(b) Periodically examine the obligations of the Parties under this Protocol, giving due consideration to any reviews required by Article 4, paragraph 2(d), and Article 7, paragraph 2, of the Convention, in the light of the objective of the Convention, the experience gained in its implementation and the evolution of scientific and technological knowledge, and in this respect consider and adopt regular reports on the implementation of this Protocol;

(c) Promote and facilitate the exchange of information on measures adopted by the Parties to address climate change and its effects, taking into account the differing circumstances, responsibilities and capabilities of the Parties and their respective commitments under this Protocol;

(d) Facilitate, at the request of two or more Parties, the coordination of measures adopted by them to address climate change and its effects, taking into account the differing circumstances, responsibilities and capabilities of the Parties and their respective commitments under this Protocol;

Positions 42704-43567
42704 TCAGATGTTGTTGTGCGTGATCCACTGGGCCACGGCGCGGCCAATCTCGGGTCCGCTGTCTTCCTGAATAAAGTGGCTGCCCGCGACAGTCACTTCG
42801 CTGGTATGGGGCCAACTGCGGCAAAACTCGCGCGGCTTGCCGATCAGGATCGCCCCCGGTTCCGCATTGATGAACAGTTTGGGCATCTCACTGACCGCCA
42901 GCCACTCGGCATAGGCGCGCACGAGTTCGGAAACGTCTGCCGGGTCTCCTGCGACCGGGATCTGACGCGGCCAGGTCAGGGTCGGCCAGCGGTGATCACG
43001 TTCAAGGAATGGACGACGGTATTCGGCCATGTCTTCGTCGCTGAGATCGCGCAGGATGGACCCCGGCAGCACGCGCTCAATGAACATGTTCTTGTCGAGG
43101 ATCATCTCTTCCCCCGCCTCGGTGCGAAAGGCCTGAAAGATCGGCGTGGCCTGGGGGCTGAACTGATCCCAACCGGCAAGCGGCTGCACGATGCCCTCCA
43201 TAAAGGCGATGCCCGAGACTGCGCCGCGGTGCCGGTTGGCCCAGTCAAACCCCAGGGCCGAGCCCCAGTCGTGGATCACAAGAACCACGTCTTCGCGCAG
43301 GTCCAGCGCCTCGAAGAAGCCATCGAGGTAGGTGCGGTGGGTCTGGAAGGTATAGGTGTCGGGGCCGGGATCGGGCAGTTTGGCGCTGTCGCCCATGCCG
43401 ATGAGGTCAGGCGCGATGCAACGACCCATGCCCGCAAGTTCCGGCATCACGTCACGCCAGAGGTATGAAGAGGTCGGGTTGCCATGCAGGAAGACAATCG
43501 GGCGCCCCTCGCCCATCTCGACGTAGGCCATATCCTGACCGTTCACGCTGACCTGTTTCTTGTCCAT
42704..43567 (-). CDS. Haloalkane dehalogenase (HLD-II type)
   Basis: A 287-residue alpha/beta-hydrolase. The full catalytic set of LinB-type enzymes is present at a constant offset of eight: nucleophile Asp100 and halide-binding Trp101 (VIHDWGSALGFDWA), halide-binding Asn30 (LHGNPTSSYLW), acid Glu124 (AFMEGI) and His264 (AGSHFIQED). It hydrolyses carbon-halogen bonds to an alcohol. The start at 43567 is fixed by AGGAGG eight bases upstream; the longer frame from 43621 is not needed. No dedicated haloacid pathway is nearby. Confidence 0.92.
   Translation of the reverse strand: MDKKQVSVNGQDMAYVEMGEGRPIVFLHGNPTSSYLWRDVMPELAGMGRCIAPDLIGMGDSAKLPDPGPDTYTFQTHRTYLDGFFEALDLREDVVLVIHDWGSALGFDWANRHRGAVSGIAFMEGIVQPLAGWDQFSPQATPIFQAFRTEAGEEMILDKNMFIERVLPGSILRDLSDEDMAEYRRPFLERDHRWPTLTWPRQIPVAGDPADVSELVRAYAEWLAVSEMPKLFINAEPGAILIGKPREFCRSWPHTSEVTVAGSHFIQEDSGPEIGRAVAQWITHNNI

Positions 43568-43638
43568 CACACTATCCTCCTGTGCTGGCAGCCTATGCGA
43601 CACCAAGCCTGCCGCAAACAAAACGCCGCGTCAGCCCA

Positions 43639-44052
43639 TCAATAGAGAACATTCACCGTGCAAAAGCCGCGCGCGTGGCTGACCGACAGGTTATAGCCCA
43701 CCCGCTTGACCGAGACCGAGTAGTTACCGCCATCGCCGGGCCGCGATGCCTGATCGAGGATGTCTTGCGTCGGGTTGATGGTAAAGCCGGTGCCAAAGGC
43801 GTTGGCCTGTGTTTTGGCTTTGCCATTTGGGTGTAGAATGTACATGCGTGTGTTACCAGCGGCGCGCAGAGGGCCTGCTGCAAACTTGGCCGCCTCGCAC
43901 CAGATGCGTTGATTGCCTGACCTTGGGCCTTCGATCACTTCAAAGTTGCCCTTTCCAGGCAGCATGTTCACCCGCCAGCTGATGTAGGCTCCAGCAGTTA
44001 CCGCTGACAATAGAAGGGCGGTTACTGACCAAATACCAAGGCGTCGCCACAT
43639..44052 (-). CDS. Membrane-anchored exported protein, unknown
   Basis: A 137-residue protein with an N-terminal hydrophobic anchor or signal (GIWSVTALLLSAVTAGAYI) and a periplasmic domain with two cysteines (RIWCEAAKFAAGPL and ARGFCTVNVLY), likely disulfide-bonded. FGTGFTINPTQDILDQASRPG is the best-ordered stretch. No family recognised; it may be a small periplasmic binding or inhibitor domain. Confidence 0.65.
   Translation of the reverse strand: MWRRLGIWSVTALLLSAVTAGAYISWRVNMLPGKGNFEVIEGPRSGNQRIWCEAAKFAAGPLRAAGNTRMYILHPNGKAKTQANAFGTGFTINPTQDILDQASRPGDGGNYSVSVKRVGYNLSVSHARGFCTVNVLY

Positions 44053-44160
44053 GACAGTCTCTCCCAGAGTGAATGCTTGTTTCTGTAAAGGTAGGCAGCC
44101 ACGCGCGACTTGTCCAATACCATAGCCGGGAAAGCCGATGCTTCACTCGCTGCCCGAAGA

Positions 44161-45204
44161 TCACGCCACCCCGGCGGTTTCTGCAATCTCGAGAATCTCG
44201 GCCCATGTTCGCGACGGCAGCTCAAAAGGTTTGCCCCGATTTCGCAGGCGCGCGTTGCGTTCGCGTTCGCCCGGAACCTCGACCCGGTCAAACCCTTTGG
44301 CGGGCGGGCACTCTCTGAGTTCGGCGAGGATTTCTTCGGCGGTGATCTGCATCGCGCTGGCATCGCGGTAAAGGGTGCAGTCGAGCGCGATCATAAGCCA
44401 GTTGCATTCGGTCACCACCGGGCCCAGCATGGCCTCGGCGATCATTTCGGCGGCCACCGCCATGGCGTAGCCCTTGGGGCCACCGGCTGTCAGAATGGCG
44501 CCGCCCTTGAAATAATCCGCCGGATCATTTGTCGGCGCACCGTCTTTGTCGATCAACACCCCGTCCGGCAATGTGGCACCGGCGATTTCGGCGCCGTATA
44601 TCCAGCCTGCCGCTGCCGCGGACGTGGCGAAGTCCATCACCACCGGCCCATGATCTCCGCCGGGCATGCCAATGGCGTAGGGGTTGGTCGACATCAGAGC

(e) Promote and guide, in accordance with the objective of the Convention and the provisions of this Protocol, and taking fully into account the relevant decisions by the Conference of the Parties, the development and periodic refinement of comparable methodologies for the effective implementation of this Protocol, to be agreed on by the Conference of the Parties serving as the meeting of the Parties to this Protocol;

(f) Make recommendations on any matters necessary for the implementation of this Protocol;

(g) Seek to mobilize additional financial resources in accordance with

Article 11, paragraph 2;

(h) Establish such subsidiary bodies as are deemed necessary for the implementation of this Protocol;

(i) Seek and utilize, where appropriate, the services and cooperation of, and information provided by, competent international organizations and intergovernmental and non-governmental bodies; and

(j) Exercise such other functions as may be required for the implementation of this Protocol, and consider any assignment resulting from a decision by the Conference of the Parties.

5. The rules of procedure of the Conference of the Parties and financial procedures applied under the Convention shall be applied mutatis mutandis under this Protocol, except as may be otherwise decided by consensus by the Conference of the Parties serving as the meeting of the Parties to this Protocol.